The proper thing to do, when a company cannot make debt payments, is to file for bankruptcy. Then within the BK court system the secured debt owners would become the new owners of the reorganized company. (See Minn Star news)
The McClatchy family, with their super voting stock, is trying desperately to avoid this because they know they will be ousted in bankruptcy and receive $0 in the reorganization.
Bankruptcy does not destroy a company. In many cases is actually fixes what is wrong and allows a healthy company to emerge with a fresh start.
The only question is whether McClatchy is really a healthy company without the debt. That is doubtful.
I think that bankruptcy would be the best option because then they could reduce debt, get rid of unneeded leases from empty office space, renegotiate contracts, etc.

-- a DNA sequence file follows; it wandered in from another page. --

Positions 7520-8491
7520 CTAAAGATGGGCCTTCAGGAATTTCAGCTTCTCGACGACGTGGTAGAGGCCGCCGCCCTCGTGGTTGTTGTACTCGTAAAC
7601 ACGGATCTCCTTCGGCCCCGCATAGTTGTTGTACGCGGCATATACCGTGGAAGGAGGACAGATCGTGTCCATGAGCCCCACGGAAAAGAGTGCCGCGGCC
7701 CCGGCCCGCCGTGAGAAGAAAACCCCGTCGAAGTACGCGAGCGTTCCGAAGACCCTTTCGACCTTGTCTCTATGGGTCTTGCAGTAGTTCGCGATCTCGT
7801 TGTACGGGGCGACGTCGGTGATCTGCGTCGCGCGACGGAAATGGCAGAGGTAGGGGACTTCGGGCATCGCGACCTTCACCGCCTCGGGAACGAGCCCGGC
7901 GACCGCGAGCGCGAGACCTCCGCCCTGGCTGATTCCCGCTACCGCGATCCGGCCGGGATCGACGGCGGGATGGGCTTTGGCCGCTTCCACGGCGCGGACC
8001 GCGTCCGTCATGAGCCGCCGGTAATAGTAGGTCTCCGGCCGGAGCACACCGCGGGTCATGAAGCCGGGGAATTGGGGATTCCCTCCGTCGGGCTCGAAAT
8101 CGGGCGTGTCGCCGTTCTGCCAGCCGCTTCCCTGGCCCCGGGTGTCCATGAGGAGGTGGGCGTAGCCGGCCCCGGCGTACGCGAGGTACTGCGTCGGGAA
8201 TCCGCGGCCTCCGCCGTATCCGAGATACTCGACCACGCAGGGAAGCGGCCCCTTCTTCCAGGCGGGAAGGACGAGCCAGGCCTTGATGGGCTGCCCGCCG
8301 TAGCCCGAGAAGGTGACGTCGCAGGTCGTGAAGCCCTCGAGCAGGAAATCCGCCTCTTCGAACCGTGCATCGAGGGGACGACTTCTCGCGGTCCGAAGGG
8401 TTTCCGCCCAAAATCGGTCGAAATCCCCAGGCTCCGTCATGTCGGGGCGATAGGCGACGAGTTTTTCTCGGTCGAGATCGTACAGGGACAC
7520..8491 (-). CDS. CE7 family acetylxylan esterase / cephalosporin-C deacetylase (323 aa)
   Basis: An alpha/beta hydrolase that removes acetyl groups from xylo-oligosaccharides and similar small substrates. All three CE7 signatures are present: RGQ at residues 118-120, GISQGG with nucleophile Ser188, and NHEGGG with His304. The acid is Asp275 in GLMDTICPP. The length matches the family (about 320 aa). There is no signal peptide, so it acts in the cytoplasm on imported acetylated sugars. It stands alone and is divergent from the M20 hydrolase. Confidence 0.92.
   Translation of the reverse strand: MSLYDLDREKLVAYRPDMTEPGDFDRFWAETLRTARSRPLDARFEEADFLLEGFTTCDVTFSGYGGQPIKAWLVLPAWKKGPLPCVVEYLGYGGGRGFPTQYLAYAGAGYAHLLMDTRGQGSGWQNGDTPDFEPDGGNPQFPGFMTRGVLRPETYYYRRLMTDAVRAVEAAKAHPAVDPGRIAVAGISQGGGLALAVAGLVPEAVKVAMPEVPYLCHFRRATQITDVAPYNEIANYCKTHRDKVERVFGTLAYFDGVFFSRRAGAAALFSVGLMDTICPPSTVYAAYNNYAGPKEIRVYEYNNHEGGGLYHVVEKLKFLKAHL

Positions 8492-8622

The reader has it right. Look at the latest news on the bankruptcy proceedings of the Minneapolis Star-Tribune -- the Star-Trib's debt-holders will become the new owners and will choose new management under a reorganization plan. The existing owners will find their stock wiped out.
None of this is to suggest what the McClatchy family is doing is illegal. The exchange offer is completely legal; the question is whether it is in the best interests of the company.
The current ownership of McClatchy is dysfunctional and clueless. Avoiding bankruptcy will simply allow the current inept management to continue running the company into the ground. The best thing for the company would be for them to be ousted to allow new management to take over the company.